CVF in the News

If the House comes down to California, get ready to wait

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SACRAMENTO — An election night blue wave Tuesday could slow down considerably by the time it reaches the California coast, making the rest of America wait to see who will control the House in 2019.

Forget staying up all night to find out who won congressional seats here: Strategists and campaign experts say it could take days — if not weeks — to determine victors in a series of tight and closely watched midterm races in Southern California.

Rejection of Mail-In Ballots Raises Alarm Ahead of Election

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ATLANTA (AP) — Drawing on her years of military experience, Maureen Heard was careful to follow all the rules when she filled out an absentee ballot in 2016.

She read the instructions thoroughly, signed where she was supposed to, put the ballot in its envelope and dropped it off at at the clerk’s office in her New Hampshire town. She then left town so she could return to a temporary federal work assignment in Washington, D.C.

How your data is used to create the perfect midterm election ad

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It's scary how much each candidate in the upcoming midterm elections knows about you. And it's all information you've willingly given up over time.

The trove of data goes beyond voter registration information like your name, home address and date of birth. Thanks to an army of data crunchers who marry that information with data you drop at a clothing or automobile site, many candidates often have intimate knowledge of who you are and whether you're likely to support them. 

How California is expanding voter access to elections

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In California, you can register to vote online. You can request a mail ballot without providing a reason. If your ballot is postmarked by Election Day, it can arrive up to three days late and still count. Starting next year, you won’t even need a stamp.

As states across the country have moved aggressively to crack down on alleged voter fraud, California has shifted rapidly in the other direction, passing landmark legislation intended to make it easier to vote and to count as many ballots as possible.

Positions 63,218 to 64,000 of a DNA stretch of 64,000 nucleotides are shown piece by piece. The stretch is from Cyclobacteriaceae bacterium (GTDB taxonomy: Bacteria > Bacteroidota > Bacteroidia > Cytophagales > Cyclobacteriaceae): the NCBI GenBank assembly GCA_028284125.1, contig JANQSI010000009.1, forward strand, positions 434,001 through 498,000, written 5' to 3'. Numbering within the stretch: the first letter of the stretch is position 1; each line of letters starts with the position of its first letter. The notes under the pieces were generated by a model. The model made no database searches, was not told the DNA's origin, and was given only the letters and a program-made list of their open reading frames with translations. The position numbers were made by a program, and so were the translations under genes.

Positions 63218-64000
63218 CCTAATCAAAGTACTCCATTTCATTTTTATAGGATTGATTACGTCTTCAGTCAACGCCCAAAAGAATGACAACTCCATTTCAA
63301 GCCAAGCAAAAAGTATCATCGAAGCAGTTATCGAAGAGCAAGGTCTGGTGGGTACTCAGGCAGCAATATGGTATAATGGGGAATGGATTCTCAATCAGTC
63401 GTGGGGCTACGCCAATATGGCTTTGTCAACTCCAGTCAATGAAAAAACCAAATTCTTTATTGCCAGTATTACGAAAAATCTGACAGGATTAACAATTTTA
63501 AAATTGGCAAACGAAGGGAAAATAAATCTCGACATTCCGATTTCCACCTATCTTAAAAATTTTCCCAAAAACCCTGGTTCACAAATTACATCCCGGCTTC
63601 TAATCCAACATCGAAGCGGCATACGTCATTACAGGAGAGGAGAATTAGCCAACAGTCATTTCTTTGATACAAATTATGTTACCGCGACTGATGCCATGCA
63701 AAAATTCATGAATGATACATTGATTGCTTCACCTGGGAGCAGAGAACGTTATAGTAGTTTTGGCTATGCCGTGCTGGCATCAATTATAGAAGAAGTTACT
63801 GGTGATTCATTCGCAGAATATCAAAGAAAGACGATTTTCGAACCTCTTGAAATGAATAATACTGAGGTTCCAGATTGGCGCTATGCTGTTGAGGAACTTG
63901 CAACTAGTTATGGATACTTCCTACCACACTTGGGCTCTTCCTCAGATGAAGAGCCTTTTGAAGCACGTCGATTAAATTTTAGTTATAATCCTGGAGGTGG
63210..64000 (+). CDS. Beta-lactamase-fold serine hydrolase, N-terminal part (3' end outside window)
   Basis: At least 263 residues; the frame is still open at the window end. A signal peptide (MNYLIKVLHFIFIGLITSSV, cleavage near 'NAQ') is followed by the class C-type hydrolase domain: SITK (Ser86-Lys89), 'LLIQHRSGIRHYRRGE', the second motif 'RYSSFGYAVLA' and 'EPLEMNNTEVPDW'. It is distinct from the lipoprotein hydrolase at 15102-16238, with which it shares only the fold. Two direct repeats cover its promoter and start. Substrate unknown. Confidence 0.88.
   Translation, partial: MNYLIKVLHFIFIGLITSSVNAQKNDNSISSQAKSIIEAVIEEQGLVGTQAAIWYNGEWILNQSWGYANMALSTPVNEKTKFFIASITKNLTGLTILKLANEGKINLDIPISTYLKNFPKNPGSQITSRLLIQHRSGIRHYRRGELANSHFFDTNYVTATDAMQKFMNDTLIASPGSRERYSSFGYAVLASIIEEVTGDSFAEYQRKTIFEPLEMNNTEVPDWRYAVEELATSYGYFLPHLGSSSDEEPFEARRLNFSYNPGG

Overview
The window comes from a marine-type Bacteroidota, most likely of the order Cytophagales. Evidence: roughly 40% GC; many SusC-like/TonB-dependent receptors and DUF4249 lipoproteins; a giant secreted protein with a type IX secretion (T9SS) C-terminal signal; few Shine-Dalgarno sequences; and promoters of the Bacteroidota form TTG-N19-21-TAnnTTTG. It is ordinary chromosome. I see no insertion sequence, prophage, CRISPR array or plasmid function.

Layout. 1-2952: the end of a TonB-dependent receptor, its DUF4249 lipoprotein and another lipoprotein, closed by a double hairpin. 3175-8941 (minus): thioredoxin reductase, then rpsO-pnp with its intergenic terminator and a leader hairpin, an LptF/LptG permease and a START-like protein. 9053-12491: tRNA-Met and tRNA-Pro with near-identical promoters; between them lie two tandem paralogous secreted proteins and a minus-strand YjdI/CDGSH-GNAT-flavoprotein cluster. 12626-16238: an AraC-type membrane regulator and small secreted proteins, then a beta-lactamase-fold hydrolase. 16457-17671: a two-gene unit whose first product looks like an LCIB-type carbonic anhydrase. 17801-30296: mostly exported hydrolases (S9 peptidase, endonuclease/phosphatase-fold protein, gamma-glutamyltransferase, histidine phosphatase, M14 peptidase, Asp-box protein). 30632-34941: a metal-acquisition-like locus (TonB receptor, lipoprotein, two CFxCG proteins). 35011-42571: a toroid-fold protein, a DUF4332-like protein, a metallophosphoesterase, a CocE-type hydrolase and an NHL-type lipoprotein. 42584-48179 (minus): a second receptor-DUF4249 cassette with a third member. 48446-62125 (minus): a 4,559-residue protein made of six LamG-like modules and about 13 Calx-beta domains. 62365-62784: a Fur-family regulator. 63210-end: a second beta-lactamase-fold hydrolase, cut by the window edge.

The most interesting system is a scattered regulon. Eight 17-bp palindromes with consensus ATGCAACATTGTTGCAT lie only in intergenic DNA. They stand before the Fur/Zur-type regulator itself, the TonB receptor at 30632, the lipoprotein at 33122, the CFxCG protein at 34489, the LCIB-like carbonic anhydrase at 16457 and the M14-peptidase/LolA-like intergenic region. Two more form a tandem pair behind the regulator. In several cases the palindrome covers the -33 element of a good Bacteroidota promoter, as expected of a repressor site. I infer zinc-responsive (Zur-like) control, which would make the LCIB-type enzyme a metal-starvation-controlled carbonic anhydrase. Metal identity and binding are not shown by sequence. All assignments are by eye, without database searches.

Sacramento Bee Editorial: Veto AB 840

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California elections officials are proud of the integrity of this state’s elections. Brown ought to help them keep their record of accurate vote counts by vetoing Assembly Bill 840 by Assemblyman Bill Quirk, an East Bay Democrat. The bill zipped through at the end of the legislative session without a no-vote. Legislators must not have been paying attention. 

The Debate About Debates: Should Candidates Be Compelled to Participate?

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Currently, the terms of gubernatorial debates and whether or not they happen are largely dictated by the front-runner. Conventional wisdom says debates are more likely to help the challenger or the candidate who is behind in the polls.

It's true there were plenty of debates before the June primary, including a televised debate in San Jose with the six top-polling candidates for governor. But that's not the same as a one-on-one matchup, where it's harder to skate under the radar.

"The most important thing about debates is that it gets people on the record making commitments before they’re elected," said Kim Alexander, president of the California Voter Foundation. "It isn’t so much that every registered voter will watch the debate, but rather you have a public record of what they say they'll do if they win."

While debates might not increase voter turnout, at least they would help publicize the fact that an election is happening and who's running, Alexander said. (full story)

After trial run, changes expected for California's vote-by-mail system

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Some California election officials announced Wednesday changes to correct the initial problems with the experimental vote-by-mail system used during the June primary.

Statewide, more than 7 million Californians -- 37.5 percent of California's registered voters -- voted in the June primary. Five counties -- Sacramento, Nevada, Napa, Madera and San Mateo -- used the new vote-by-mail system designed to improve participation. Of those only one, Nevada County, experienced a turnout above 50 percent during the primary.

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